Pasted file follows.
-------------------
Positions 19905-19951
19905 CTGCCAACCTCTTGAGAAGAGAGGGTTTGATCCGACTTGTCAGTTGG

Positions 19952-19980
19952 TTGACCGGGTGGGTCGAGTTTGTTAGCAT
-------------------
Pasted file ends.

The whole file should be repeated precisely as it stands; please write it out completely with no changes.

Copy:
Positions 19905-19951
19905 CTGCCAACCTCTTGAGAAGAGAGGGTTTGATCCGACTTGTCAGTTGG

Positions 19952-19980
19952 TTGACCGGGTGGGTCGAGTTTGTTAGCAT